Jazz musician Ellis Hall already had a very successful career when he met Ray Charles in 2001 and soon after became his protege. The Savannah-born legend is now helping keep his mentor’s greatness alive.
B .B. King’s Blues Club in Universal City Walk in Los Angeles, California is packed to the rafters, literally. All three floors groan from the weight of a capacity crowd, raucously salivating over the deliciously rib-sticking soul food and the prospects of steaming, soulful musical offerings by Ellis Hall and The Truth.
From the downbeat, Hall and company own the stage, the crowd and the house. They rip through “Boys Night Out,” a tune Hall wrote as the vocalist/keyboardist for Tower Of Power, as well as a string of high-energy originals and covers. His powerful tenor vocals carve deftly through the intricate weave of blazing hot guitar and keyboard riffs, as a tight horn and rhythm section lay a foundation of throbbing funk that keeps the dance floor packed the entire evening. By the end of the night, both the band and crowd collapse limply into their seats, every last ounce of get-up wrung from their tired but smiling souls. “I consider music my circulation. It’s in my blood. I’m a music man,” Hall says of his passion.
Son of the South
Born in Savannah, Georgia in the early 50s, Hall came into this world dancing and singing, according to his mother, Arvanna Hall. A medical oversight shortly thereafter set a chain of physical developments into play that caused her to notice clouded corneas, formed as a result of congenital glaucoma in her infant son. But both parents dedicated themselves to giving Baby Ellis, as his grandmother called him, as normal a life as possible. By the age of 5, the inevitability of blindness prompted doctors to recommend Perkins School for the Blind in Watertown, Massachusetts, notable for its most recognized student, Helen Keller.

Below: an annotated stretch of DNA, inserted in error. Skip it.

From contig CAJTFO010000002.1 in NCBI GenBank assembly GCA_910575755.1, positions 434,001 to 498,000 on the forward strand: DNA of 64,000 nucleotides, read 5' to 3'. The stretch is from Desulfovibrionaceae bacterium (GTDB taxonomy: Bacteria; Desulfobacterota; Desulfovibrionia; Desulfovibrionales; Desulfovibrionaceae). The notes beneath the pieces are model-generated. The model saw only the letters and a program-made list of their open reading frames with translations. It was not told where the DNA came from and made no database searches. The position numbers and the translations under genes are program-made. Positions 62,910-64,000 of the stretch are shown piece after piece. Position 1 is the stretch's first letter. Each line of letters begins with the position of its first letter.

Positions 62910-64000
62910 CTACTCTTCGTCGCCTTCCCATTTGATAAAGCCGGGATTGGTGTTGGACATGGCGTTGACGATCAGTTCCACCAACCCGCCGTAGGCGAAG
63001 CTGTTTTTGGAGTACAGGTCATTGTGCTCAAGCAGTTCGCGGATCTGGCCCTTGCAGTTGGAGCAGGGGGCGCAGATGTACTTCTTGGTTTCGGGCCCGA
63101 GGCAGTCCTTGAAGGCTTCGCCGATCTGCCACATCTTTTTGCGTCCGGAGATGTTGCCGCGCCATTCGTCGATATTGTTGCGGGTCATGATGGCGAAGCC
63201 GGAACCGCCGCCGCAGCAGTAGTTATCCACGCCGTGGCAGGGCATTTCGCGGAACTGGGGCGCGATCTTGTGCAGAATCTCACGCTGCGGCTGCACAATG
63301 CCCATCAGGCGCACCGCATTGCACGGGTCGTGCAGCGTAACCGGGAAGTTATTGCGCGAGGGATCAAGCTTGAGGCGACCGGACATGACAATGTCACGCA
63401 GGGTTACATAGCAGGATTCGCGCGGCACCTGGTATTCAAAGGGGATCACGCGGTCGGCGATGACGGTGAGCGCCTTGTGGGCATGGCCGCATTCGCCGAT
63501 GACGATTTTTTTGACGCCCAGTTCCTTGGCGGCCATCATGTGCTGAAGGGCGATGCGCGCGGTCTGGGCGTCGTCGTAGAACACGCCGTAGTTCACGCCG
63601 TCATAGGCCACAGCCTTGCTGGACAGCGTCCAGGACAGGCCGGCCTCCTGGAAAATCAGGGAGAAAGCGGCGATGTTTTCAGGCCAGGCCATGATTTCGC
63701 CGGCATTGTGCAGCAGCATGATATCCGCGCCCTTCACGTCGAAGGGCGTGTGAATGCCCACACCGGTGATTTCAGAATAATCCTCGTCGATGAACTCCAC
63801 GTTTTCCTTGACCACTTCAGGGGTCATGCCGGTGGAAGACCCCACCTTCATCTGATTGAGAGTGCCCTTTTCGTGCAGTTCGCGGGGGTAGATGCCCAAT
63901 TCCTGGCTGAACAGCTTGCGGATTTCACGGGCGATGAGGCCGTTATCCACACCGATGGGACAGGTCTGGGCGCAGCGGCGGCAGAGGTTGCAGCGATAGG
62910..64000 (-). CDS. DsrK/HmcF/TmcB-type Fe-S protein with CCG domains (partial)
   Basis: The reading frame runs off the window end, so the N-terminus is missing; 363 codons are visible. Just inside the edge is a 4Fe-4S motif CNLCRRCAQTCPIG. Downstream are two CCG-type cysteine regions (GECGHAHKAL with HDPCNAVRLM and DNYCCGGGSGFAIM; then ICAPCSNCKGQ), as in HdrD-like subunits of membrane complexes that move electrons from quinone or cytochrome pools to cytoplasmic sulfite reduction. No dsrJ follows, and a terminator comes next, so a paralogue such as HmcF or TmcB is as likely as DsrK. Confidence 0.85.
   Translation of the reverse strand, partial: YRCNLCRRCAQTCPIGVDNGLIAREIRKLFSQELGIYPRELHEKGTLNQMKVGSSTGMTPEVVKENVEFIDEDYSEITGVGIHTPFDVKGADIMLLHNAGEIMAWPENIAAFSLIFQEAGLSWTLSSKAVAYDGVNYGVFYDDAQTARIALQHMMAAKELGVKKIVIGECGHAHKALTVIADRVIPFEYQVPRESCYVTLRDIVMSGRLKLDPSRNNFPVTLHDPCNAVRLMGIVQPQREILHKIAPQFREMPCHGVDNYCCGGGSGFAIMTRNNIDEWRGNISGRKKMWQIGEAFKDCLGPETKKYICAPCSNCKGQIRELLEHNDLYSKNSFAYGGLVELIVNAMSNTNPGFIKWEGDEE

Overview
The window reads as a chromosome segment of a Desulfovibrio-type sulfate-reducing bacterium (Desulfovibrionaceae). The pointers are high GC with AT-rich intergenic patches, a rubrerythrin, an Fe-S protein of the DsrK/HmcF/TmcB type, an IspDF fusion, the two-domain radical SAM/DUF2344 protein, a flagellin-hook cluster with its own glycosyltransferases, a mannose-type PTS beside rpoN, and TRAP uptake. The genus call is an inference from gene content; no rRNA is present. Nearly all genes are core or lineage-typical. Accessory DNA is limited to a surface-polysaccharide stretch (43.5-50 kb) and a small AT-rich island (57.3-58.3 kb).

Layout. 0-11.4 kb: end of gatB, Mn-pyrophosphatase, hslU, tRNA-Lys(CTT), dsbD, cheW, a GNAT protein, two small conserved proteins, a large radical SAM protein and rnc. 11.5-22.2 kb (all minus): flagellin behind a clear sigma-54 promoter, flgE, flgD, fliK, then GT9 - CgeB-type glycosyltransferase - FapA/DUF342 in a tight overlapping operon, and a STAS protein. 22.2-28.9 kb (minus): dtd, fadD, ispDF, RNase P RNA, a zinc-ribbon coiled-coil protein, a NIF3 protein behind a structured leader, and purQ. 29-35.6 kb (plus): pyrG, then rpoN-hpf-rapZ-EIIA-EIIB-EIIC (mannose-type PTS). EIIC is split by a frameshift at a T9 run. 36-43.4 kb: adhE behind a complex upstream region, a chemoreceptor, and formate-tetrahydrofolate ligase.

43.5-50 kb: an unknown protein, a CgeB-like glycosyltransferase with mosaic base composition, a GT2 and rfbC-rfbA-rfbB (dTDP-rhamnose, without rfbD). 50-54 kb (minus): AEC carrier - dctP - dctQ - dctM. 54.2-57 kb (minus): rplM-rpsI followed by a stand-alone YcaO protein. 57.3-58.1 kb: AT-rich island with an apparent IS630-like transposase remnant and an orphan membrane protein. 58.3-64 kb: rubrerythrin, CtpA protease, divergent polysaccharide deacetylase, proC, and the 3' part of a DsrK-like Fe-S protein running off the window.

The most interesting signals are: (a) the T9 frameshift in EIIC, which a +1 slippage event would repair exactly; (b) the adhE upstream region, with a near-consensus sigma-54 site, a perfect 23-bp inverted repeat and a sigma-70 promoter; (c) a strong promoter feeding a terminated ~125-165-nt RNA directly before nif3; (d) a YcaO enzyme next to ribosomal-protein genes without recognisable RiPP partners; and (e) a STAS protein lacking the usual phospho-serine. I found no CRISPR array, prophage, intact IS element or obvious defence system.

It was at Perkins that Hall was introduced to the piano, and thus starting him down the long and rewarding career path he still travels. His musical talents and drive manifested themselves early on, first as a precocious street performer at age 8, then as a budding drummer playing on a makeshift kit of odds and ends with other musically inclined classmates. After a string of solo and collaborative musical efforts, Hall eventually formed his first professional band, the Ellis Hall Group. This band struck a chord, developed a loyal following in the New England area, opening for Donny Hathaway, Earth, Wind & Fire, The Spinners and Tower Of Power.
The energy and musical prowess Hall displayed when opening for Tower Of Power impressed the band so much that they asked him on three separate occasions to join them on the road. The third time being the charm, he accepted their offer to helm the keys and bring his vocal pyrotechnics. From 1984 through much of 1988, he toured with them across the U.S. and throughout Europe, and produced and wrote for much of the Power album, released in 1988.
To read more on Ellis, pick up the latest issue of South magazine!
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Tags: Best Kept Secret in Funk and Soul, Ellis Hall, Jazz, William "BC" Carr
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